Tuesday, June 16, 2009

Invasion of the Alien Vegetables!

Kohlrabi always makes me think of space aliens. Just look at it. It’s probably the single weirdest vegetable, except for maybe Brussels sprouts on the stalk. Kohlrabi looks like it’s from another planet, and I can imagine hundreds of kohlrabies parachuting down from the sky, leaves spread wide and blocking out the rays of the sun, on their way to invade planet Earth. But their sweet and mild cabbage/turnip-like flavor assures me the kohlrabies come on a mission of good, not evil.

Kohlrabi-Carrot Slaw
Printable Recipe

¼ cup mayonnaise
1 tablespoon Dijon mustard
2 teaspoons freshly squeezed lemon juice
2 kohlrabi bulbs trimmed, peeled, and julienned
2 carrots, julienned
Kosher salt
Freshly ground black pepper

Whisk together the mayonnaise, mustard, and lemon juice in a large bowl. Add the kohlrabi and carrot and toss to coat. Season to taste with salt and pepper, transfer to a serving bowl, and serve immediately.

Serves 4 to 6. If possible, select kohlrabies with the greens attached—kohlrabi greens are great cooked like Garlicky Braised Kale.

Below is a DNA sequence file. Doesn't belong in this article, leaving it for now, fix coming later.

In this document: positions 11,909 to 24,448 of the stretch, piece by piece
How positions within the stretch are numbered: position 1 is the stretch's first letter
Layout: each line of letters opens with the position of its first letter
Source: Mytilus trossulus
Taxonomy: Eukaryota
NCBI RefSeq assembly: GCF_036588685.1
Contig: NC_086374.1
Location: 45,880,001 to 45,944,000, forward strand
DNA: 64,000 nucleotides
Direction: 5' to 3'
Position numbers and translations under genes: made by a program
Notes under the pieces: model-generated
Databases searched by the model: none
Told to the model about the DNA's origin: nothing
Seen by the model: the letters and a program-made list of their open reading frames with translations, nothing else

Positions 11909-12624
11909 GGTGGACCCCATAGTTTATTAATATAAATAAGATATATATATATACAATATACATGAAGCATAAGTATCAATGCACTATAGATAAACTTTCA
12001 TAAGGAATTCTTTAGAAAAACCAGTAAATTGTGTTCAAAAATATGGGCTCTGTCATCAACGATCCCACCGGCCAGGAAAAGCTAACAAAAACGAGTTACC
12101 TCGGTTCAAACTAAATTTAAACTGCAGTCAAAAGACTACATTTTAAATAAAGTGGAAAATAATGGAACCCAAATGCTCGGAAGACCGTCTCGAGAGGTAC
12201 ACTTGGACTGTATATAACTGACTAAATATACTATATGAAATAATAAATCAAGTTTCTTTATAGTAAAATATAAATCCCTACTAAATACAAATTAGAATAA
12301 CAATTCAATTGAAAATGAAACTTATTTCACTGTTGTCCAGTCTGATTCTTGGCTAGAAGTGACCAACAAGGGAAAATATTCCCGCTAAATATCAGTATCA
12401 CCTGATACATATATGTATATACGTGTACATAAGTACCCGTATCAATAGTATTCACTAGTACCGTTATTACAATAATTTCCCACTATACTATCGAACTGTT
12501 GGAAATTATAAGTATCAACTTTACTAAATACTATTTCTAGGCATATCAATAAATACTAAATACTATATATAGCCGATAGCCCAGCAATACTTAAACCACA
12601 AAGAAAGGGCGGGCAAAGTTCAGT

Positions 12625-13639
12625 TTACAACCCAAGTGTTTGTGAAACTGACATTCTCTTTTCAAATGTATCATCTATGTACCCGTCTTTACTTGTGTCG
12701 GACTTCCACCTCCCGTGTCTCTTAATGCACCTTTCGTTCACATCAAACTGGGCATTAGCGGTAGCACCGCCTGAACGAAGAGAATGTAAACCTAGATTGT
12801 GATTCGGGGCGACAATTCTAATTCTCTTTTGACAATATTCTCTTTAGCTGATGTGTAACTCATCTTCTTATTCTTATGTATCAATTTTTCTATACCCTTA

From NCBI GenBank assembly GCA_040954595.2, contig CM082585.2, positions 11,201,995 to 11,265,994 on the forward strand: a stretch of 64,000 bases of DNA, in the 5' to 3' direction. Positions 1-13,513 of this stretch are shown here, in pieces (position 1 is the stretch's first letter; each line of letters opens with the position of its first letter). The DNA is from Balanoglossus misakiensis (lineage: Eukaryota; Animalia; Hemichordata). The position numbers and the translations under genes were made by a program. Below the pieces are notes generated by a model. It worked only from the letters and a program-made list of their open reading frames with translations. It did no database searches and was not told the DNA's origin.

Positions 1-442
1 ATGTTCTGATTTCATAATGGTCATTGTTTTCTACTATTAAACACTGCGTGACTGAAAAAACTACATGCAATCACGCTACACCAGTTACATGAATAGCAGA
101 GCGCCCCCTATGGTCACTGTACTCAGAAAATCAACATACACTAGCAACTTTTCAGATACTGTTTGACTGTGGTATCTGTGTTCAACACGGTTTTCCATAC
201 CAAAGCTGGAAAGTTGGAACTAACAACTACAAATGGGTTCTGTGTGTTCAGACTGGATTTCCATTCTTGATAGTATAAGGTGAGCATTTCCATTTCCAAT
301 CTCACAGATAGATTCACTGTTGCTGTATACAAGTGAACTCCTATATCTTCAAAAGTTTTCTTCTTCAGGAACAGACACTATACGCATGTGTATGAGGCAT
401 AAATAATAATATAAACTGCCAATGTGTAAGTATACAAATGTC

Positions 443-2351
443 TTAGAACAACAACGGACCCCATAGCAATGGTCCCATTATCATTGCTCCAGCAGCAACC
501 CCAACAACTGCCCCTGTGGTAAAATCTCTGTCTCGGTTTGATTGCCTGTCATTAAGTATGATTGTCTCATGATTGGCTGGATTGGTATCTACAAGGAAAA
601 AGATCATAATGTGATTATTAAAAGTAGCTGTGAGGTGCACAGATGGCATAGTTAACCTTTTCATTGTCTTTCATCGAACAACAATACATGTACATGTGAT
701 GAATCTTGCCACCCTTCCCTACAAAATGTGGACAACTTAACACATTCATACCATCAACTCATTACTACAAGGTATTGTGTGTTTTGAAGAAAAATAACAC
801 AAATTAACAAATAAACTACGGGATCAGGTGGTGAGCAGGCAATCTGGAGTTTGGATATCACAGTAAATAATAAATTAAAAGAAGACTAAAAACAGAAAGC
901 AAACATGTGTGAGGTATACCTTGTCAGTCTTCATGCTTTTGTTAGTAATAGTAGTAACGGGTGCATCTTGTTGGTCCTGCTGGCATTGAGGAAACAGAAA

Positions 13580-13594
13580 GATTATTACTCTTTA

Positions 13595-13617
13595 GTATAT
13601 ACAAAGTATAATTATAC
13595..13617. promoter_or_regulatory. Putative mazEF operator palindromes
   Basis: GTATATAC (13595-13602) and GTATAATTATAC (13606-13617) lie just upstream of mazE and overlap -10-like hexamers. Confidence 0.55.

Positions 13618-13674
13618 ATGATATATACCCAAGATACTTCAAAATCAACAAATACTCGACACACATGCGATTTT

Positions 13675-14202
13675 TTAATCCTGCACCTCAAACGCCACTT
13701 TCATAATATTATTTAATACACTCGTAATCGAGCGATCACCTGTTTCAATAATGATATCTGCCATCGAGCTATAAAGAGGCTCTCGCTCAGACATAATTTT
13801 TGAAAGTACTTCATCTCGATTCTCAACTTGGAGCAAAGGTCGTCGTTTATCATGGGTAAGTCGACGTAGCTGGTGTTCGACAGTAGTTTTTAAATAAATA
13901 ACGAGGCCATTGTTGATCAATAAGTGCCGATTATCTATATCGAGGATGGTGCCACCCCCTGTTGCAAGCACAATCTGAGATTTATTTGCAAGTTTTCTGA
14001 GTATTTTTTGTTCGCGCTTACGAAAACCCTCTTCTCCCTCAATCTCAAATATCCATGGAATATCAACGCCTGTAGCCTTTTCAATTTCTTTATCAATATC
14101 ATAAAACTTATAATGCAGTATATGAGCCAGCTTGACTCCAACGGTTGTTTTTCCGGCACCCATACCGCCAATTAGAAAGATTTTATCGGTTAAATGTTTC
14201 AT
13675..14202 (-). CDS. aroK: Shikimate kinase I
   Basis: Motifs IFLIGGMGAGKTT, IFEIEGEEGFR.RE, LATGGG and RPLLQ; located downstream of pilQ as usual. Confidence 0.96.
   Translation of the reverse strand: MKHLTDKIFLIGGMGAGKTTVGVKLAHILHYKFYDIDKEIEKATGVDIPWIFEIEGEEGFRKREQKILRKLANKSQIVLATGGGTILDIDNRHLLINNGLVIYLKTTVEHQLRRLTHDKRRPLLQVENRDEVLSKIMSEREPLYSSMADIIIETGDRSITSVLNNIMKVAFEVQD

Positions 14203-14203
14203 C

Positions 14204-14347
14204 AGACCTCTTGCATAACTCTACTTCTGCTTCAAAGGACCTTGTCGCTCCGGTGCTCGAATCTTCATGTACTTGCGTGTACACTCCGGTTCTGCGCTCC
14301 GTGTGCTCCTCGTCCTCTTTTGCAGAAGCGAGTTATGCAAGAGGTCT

Sunday, June 14, 2009

Purple Asparagus

Asparagus season is still going strong, and I’m eating up while I can. Now the purple asparagus has made its appearance at the farmers market.

I had to get some just because it’s so pretty. It’s fun to watch it turn magically from purple to green as it cooks.

Purple Asparagus with Brown Butter & Herbs
Printable Recipe

2 tablespoons unsalted butter
¾ pound purple asparagus, trimmed of woody ends and blanched
3 tablespoons minced fresh chives
2 tablespoons minced Italian parsley
1 teaspoon minced fresh thyme
1 teaspoon freshly squeezed lemon juice
Kosher salt
Freshly ground black pepper

Heat a large, heavy sauté pan over medium heat until very hot but not smoking. Add the butter and cook for 3 to 4 minutes, or until browned. Add the asparagus, chives, parsley, and thyme and sauté for 2 to 3 minutes, or until the asparagus is heated through. Toss in the lemon juice and season to taste with salt and pepper. Transfer to a platter and serve immediately.